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I have the following HTML code, where I would like to format with css a data format (coming from xml) which can't be changed.

I have to give different styles to elements with different attribute value. I thought to use the CSS attribute selector.

body {
    background-color: black
}
s {
    text-decoration: none
}
f {
    color: black;
    text-decoration: none;
    display: block;
}
f[type=h2] {
    color: green
}
f[type=p] {
    color: blue
}
f[type=speech] {
    color: yellow
}
f[type=other] {
    color: gray
}
<b>
  <s> 
    <f type="h2">Title</f>
    <f type="p">Paragraph</f>
    <f type="speech">Dialgoue</f>
    <f type="other" br="true">Other</f>
    <f type="p">Paragraph</f>
    <f type="p">Paragraph</f>
  </s>
</b>

In Firefox the page is rendered as I expect (h2 in green, p in blue, speech in yelllow and other in gray). In chrome everything is green.

How can I obtain the Firefox result in Chrome?

share|improve this question
    
Are you using a doctype? – Marc Audet Jun 13 '13 at 15:10
2  
Few realize that you can style XML using CSS or alternatively, XSLT. – Jaime Gris Jun 13 '13 at 15:10
1  
@Zenith The OP is trying to style an XML document instead of regular HTML... – Marc Audet Jun 13 '13 at 15:10
1  
@MarcAudet Oops, that shows me for going straight to the code! – lifetimes Jun 13 '13 at 15:11
1  
w3.org/Style/styling-XML.en.html – Adrift Jun 13 '13 at 15:14
up vote 0 down vote accepted

For some unknown reason, Chrome is rather strict on HTML tags thus the CSS rule won't work well in the said browser.

A suggestion though, why don't you style the XML instead?

share|improve this answer
    
Others suggested this solution. This is the simplest and clearest one. Thanks. – riccardo.tasso Jun 14 '13 at 6:59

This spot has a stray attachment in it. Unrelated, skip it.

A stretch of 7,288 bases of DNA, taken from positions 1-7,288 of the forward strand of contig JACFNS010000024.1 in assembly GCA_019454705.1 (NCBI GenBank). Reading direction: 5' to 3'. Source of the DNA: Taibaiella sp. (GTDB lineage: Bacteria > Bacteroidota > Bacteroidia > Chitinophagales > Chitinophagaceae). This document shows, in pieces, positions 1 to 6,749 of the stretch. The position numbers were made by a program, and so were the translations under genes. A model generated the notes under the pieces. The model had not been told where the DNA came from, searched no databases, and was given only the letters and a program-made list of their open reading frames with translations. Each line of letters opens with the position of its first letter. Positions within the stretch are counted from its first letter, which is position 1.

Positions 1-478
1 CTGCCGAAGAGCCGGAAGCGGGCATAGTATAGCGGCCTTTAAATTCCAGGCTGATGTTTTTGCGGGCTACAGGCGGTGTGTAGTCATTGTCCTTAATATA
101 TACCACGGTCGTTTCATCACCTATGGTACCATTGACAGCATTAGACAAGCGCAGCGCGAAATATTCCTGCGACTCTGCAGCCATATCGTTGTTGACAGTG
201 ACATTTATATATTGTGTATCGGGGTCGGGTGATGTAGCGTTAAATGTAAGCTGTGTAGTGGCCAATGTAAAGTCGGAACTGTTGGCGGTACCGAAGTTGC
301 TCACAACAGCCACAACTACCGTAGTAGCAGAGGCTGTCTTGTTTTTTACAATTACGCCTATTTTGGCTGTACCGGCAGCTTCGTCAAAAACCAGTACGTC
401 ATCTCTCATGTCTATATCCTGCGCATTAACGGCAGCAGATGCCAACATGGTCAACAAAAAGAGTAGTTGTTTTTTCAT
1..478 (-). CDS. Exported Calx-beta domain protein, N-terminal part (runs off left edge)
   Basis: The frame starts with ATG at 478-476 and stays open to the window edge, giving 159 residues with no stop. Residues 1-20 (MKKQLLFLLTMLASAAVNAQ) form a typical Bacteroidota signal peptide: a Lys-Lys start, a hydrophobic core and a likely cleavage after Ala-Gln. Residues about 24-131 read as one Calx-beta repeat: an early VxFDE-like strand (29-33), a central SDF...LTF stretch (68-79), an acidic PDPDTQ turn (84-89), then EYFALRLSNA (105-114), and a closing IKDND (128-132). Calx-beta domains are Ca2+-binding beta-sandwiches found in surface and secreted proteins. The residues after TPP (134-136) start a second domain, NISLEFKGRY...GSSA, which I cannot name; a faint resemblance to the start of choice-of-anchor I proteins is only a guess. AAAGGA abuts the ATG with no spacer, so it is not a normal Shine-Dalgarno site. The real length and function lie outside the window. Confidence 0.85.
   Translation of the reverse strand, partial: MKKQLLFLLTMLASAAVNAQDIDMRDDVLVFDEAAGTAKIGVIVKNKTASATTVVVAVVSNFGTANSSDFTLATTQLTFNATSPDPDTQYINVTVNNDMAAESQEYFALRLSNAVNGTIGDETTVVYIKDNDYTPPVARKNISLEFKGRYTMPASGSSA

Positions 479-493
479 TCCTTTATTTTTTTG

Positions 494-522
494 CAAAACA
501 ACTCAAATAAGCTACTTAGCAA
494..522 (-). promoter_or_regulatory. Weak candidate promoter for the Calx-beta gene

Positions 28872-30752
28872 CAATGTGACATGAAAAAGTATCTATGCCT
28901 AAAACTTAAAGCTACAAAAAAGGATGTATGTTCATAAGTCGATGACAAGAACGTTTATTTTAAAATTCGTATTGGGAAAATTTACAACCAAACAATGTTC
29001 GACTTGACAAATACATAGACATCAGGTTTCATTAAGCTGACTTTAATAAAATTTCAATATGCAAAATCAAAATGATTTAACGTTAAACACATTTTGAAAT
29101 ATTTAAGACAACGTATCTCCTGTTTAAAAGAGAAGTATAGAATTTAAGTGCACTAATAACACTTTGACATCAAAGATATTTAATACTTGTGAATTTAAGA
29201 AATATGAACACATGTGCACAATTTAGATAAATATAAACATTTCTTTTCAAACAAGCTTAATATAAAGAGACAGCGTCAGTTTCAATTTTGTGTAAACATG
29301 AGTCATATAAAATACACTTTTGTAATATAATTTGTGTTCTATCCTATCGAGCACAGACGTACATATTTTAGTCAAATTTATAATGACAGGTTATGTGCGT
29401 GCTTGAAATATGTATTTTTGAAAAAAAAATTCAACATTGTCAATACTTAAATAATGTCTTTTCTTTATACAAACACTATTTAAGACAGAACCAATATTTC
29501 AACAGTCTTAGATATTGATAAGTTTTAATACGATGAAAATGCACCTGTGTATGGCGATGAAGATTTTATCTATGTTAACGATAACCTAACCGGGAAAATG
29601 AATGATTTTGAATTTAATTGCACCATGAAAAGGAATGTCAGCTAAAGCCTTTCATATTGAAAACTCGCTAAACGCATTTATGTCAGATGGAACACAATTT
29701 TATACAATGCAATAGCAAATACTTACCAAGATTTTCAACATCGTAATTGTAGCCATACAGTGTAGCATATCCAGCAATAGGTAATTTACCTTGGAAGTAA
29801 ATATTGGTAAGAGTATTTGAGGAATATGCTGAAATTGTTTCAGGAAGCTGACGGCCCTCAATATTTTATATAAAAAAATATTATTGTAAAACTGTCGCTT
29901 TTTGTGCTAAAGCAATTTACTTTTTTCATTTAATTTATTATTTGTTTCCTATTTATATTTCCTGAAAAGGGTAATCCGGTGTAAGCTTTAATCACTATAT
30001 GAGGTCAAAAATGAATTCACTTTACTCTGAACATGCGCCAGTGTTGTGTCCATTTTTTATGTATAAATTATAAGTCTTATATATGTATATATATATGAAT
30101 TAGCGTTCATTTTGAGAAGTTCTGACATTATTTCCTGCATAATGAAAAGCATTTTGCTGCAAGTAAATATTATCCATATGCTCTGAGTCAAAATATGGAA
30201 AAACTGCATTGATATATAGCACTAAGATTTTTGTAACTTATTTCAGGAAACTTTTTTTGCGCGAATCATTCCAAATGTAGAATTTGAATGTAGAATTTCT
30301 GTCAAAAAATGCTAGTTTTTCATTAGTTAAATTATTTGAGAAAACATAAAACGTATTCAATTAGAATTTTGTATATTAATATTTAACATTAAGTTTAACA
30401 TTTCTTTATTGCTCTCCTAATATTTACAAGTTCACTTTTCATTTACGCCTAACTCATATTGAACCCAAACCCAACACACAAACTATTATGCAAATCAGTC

Changing attr name will help you , andi have no idea why

        <f custom="p">Paragraph</f>
        <f custom="speech">Dialgoue</f>
        <f custom="other" br="true">Other</f>
        <f custom="p">Paragraph</f>
        <f custom="p">Paragraph</f>


   <style type="text/css">
        f[custom=h2] {
            color: green;
        }
        f[custom=p] {
            color: blue;
        }
        f[custom=speech] {
            color: yellow;
        }
        f[custom=other] {
            color: gray;
        }
    </style>
share|improve this answer
    
It's a kind of magic! Unfortunately it's impossible to me the change of the attribute name. – riccardo.tasso Jun 14 '13 at 6:28
    
you can use jQuery to provide css for these elements with .css() – Pumpkinpro Jun 16 '13 at 5:15

Your HTML is not valid. If you run it through a validator it spits out errors because it doesn't like the named embedded XML tags.

According to the HTML/XML Task Force Report:

When an HTML5 parser encounters unfamiliar markup, it assumes that such markup is an erroneous attempt to generate well-defined HTML5. Consequently, it applies error correction strategies which result in a DOM representation that can differ radically from the DOM that an XML parser would have produced. In particular, open elements may end prematurely and additional elements may be opened.

The practical result is that a “naked” XML island in an HTML5 document will not reliably produce anything that resembles the DOM one would expect from casual inspection of the XML island.

So Chrome is well within its rights to screw up here, 'cause technically you did it first. Of note is how (in my Chrome browser) all the elements are green (http://jsfiddle.net/qJMWg/) - which suggests that for some reason that all thing they're nested in a big <f type="h2"> element. That is of note because HTML does contains a <b> and <s> tag, so <f> is the first invalid one it encounters.

If we change the styles for that f\[type=h2\] rule (http://jsfiddle.net/qJMWg/1/) it affects everything - which is consistent with the idea that somehow Chrome is interpreting this XML structure incorrectly. To Chrome's CSS engine (despite what the developer tools is telling us) this somehow looks like this:

    <b>
      <s> 
        <f type="h2">Title&lt;/f&gt;
        &lt;f type="p"&gt;Paragraph&lt;/f&gt;
        &lt;f type="speech"&gt;Dialgoue&lt;/f&gt;
        &lt;f type="other" br="true"&gt;Other&lt;/f&gt;
        &lt;f type="p"&gt;Paragraph&lt;/f&gt;
        &lt;f type="p"&gt;Paragraph</f>
      </s>
    </b>
share|improve this answer
    
Actually my interpretation of the resulting DOM structure might not be quite right (http://jsfiddle.net/qJMWg/2/) but the core message is the same: this is invalid HTML and Chrome can do whatever it wants with it. – Richard JP Le Guen Jun 13 '13 at 21:57

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